Oklahoma Leaders Discuss Changes To Teaching 1921 Race Massacre In Schools


Wednesday, February 19th 2020, 10:45 pm
By: Amy Slanchik


Changes are on the way to Oklahoma’s schools when it comes to teaching the history of the 1921 Tulsa Race Massacre.

Years ago, the state required educators to teach students about the massacre but now, a more in-depth curriculum is on the way.

The State Department of Education will release its first-ever curriculum framework for social studies this April, and teachers can train over the summer.

State Superintendent Joy Hofmeister said right now there are only curriculum frameworks for Math, English and Science.

The curriculum framework will provide an over-arching plan for districts to then create their own curriculum or adapt from other districts.

Author Hannibal Johnson and Senator James Lankford released a video Wednesday, sharing a conversation between the two about Greenwood’s history.

The half hour video is a new tool teachers can use in the classroom. It’s also meant to be shared with anyone who wants to learn more.

The video released at the same time the State Department of Education announced new details about changes coming to Oklahoma classrooms, when it comes to learning about the Tulsa Race Massacre.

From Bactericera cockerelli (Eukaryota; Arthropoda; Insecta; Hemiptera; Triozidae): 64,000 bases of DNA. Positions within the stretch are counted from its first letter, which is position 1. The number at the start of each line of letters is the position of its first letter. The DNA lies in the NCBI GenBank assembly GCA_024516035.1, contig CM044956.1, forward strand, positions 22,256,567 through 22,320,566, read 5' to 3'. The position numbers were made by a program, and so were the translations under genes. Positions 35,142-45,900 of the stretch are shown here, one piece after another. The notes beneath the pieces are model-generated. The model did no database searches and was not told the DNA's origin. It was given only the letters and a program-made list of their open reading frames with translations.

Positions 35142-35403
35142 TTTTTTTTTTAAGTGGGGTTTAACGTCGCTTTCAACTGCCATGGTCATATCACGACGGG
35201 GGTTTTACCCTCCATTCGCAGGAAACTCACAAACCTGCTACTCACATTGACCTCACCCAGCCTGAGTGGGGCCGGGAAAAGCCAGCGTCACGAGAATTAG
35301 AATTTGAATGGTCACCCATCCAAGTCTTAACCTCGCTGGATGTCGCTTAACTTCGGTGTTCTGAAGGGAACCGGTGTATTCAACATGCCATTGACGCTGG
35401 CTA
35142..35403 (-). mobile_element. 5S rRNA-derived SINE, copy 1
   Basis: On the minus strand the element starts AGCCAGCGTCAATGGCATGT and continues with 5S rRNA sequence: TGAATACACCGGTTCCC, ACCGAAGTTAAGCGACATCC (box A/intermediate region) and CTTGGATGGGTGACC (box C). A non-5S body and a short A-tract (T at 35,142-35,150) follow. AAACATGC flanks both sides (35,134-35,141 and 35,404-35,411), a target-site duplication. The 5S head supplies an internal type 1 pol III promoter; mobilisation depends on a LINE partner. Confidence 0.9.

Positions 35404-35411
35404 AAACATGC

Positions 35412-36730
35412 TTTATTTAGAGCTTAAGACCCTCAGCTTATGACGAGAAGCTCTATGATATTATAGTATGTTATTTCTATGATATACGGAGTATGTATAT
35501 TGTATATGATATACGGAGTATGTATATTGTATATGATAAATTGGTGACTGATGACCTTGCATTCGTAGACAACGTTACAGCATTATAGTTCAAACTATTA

"This is state history. It's national history. And we have not done a very good job in the past. And we must change that,” Hofmeister said.

The 1921 Race Massacre Commission put together lesson plans that have been available to teachers across Oklahoma since 2018.

There is a one-day lesson plan and a five-day lesson plan. Teachers can pick and choose the resources they want to share with their students.

Tulsa Public Schools has created its own curriculum to pilot.

"Our teachers are really leading this work and we're going to continue to support them and getting that done and developing these materials and lessons and resources so that we can make those available to others throughout the state,” Tulsa Public Schools Superintendent Dr. Deborah Gist said at a news conference Wednesday.

The changes in the classroom will come in the fall, just months away from the 100-year anniversary of the Tulsa Race Massacre.

"A lot of things need to be done by that 100-year mark. Because quite frankly, the nation's going to pause for a moment and it's going to ask, what's happened since then? We should be ready for that,” Sen. James Lankford said.

If you’d like to look at the lesson plans available now for teachers, click here.

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